Millions of British citizens and their colonial counterparts across the Atlantic Ocean went to sleep on 2 September 1752 and woke up on 14 September. This shift in dates was due to an Act of Parliament passed in 1750, known as Chesterfield’s Act, which put into motion a series of changes that fundamentally altered the way that many measured time. Continue reading ICYMI: Double-dating
[Editor’s note: This blog post originally appeared in Vita Brevis on 12 November 2014.]
While writing my blog focusing on archaic medical terms a few months ago, I began thinking about other aspects of everyday life that appeared in records used by genealogists. One element of an individual’s life which appeared on everything from wills to land deeds to town records was occupation. While some of the occupations listed on records throughout the last four hundred years still exist today (farmers, blacksmiths, and wood workers, to name a few), many of these jobs either are known by a different name or are entirely obsolete in modern society. Continue reading ICYMI: Historic occupations
In lineage societies, the frequently-used term ‘gateway ancestor’ refers to an ancestor who has a known lineage which can be traced back to a person of prominence. Proven lines to gateway ancestors can result in descendants being accepted into many hereditary societies. In the following piece, I will be using my own ancestor, Robert Abell, as an example. Born about 1605 in Stapenhill, Derbyshire, Abell came to Massachusetts in 1630. Through Robert Abell, I was able to trace my ancestry back to individuals such as Eystein Glumra (born c. 805), Amadeus of Oscheret (born c. 790), and Fulcois, Count of Perche, a tenth-century French nobleman.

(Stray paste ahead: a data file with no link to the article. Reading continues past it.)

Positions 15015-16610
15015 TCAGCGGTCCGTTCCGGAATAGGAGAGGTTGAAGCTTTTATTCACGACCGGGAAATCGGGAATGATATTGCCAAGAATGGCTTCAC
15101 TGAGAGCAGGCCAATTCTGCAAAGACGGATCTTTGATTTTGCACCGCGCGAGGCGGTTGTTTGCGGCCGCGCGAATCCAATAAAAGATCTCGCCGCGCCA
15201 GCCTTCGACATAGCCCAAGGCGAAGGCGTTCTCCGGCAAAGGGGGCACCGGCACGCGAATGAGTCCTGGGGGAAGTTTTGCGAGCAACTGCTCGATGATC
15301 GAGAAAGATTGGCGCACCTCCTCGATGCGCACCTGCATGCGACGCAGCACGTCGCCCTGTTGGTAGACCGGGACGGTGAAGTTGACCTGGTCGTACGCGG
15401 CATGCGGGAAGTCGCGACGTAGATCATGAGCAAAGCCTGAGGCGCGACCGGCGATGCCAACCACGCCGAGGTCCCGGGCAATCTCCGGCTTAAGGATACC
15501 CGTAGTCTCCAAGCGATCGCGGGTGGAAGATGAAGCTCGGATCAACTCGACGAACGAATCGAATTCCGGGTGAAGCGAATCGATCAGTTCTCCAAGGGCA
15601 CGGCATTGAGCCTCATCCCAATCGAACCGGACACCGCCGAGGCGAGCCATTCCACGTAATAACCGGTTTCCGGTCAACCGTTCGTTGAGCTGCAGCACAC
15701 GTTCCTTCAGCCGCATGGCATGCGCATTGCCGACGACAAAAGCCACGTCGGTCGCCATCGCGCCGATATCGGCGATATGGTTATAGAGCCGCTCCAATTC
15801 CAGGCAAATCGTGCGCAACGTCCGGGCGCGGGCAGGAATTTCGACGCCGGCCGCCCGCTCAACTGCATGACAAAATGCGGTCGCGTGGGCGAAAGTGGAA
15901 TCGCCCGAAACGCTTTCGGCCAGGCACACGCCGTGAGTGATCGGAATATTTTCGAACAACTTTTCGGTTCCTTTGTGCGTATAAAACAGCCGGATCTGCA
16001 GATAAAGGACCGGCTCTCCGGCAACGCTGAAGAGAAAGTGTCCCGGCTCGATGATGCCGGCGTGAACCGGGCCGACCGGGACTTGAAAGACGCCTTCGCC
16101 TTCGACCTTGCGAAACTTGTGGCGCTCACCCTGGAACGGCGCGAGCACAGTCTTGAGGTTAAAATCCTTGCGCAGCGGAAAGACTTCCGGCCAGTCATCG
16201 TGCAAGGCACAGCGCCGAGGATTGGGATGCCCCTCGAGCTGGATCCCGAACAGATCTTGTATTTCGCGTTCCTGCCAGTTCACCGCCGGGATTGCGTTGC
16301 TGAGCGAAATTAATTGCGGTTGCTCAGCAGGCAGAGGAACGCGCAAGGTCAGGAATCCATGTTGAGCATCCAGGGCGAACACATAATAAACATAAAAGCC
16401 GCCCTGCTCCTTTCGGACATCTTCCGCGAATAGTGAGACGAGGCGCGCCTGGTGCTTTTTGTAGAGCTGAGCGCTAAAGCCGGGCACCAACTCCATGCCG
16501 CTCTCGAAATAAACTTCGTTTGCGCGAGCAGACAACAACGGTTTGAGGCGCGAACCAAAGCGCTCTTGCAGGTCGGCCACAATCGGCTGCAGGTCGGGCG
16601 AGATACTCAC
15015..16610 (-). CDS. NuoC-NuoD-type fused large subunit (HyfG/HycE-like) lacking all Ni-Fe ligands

I began my research by first confirming my connection to Robert Abell through my great-great-grandmother, Jennie Luther, daughter of Edwin Sanford and Jennie H. (Connolly) Luther. Using works including The Luther Family in America and The Luther Genealogy, as well as vital records, probate records, and other widely available resources, I was able to confirm the following ancestry of Jennie Luther: Continue reading Finding royal roots
A total of 18,337 men have taken the field throughout the history of Major League Baseball (18,663 if the National Association is counted as major league, a point of contention among baseball historians). Under their “Baseball Biography Project,” the Society for American Baseball Research (SABR) has sought “to research and write comprehensive biographical articles on people who played or managed in the major leagues, or otherwise made a significant contribution to the sport.” Thus far, researchers for SABR have completed 3,591 biographies, a significant number when one considers that historians still do not know the place of birth for 72 players throughout the history of baseball. Continue reading Baseball’s Biography Project
On 6 November 1869, in New Brunswick, New Jersey, the Rutgers Queensmen defeated the College of New Jersey Tigers by a score of 6 to 4 in what is regarded as the first college football game ever played. College football would remain a vastly different game from today’s version for the rest of the nineteenth century. The major differences in the game are accentuated in the diary of Harvard College graduate Edward Herbert Atherton of Worcester, Massachusetts, a work available in NEHGS’s R. Stanton Avery Special Collections (Mss A 1665). Continue reading The evolving game of football